Effects of Tort Liability and Insurance on Heavy Drinking and Drinking and Driving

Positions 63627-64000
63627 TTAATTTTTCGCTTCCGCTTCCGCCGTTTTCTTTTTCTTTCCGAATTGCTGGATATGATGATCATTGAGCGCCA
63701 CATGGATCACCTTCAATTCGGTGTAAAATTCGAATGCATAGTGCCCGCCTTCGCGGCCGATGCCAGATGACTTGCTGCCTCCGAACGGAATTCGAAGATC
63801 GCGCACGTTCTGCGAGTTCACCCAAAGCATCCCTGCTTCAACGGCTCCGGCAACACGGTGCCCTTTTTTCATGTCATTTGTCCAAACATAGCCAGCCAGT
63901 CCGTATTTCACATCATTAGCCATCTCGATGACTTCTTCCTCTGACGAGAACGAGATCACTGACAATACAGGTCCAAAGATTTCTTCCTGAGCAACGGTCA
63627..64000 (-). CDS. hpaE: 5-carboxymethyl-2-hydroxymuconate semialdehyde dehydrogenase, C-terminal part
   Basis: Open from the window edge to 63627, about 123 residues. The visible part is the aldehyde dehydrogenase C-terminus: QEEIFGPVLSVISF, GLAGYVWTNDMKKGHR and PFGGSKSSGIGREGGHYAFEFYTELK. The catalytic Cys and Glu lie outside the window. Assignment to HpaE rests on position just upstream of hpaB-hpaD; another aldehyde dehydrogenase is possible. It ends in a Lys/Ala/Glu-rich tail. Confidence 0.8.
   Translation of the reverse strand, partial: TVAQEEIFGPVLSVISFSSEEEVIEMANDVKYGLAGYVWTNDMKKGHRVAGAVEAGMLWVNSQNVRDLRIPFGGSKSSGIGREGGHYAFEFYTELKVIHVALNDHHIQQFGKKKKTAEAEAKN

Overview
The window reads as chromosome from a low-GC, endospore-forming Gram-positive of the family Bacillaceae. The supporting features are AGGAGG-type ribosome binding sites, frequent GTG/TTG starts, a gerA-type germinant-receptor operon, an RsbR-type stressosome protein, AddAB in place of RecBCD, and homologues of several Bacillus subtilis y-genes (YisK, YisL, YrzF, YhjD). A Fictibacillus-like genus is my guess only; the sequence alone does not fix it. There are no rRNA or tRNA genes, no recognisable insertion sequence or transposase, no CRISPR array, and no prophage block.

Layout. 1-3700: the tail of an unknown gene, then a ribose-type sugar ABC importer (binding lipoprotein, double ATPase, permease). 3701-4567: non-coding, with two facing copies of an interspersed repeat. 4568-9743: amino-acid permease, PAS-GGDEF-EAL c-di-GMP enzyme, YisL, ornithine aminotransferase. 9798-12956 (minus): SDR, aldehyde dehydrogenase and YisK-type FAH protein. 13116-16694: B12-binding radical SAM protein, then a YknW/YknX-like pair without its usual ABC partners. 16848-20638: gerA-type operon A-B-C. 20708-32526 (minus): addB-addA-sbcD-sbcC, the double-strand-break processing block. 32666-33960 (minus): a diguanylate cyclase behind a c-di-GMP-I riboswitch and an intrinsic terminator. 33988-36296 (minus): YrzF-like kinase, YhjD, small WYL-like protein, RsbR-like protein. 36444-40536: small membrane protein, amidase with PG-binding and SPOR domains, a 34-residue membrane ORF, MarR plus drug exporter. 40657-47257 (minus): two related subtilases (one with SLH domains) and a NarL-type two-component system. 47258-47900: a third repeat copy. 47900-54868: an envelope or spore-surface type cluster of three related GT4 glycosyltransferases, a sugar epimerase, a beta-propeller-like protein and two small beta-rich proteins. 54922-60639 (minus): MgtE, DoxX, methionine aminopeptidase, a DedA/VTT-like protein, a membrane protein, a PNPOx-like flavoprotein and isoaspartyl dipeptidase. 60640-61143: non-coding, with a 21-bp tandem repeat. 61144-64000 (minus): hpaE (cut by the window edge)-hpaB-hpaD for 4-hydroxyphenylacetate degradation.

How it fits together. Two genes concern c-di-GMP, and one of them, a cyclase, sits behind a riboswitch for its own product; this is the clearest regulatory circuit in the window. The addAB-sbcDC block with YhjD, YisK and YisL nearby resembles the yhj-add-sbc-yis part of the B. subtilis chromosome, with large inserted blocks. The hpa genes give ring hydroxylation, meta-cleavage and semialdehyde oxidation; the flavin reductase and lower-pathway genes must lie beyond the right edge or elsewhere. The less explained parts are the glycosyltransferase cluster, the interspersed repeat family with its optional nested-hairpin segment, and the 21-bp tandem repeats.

Using self-reported data on patterns of alcohol use among individuals from the 1989-90 Behavioral Risk Factor Surveys, this study investigates effects of tort liability and third- and first-party insurance, alcohol prices, and criminal sanctions on frequency of binge drinking and driving under the influence of alcohol (DUI). Requiring drivers to purchase third-party insurance discouraged binge drinking, especially in states combining compulsory insurance with a surcharge for a DUI. Implementation of no-fault laws and switching from contributory to comparative negligence increased binge drinking, while higher alcohol prices reduced it. With one exception, neither tort nor contort deterrents affected the fraction of bingeing episodes after which the individual drove. Overall, it appears that deterrence of DUI is achieved by curbing behavior that leads to DUI, namely, binge drinking. Once individuals engage in binge drinking, it appears that many policies designed to be deterrents have little influence. Copyright 1995 by the University of Chicago.
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